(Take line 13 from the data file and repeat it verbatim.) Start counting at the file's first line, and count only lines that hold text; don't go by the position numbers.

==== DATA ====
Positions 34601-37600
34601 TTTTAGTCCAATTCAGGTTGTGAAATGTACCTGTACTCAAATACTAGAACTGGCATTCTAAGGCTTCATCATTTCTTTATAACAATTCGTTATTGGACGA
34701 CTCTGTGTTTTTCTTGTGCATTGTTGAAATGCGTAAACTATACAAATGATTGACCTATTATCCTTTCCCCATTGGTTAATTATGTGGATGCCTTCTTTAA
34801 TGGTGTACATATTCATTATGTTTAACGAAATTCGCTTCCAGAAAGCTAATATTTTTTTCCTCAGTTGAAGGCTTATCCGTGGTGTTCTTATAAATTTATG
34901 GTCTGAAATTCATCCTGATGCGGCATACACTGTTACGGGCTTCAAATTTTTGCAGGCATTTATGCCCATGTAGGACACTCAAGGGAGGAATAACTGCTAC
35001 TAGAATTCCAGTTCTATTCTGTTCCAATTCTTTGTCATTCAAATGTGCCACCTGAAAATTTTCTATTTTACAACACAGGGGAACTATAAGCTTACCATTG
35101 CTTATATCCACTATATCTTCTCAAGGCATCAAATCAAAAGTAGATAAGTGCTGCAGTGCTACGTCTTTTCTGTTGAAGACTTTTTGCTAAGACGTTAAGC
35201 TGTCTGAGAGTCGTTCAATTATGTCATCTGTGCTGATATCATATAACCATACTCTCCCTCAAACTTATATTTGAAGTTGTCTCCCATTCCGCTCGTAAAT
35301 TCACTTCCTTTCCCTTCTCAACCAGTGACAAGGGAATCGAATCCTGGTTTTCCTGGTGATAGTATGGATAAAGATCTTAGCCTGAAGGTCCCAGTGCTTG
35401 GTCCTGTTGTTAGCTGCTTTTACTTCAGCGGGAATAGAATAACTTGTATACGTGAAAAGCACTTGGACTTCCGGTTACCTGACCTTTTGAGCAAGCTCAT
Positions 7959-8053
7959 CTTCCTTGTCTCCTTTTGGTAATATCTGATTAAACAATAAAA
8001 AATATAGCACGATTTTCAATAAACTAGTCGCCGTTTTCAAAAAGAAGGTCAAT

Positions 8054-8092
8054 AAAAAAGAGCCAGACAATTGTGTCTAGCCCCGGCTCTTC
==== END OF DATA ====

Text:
8001 AATATAGCACGATTTTCAATAAACTAGTCGCCGTTTTCAAAAAGAAGGTCAAT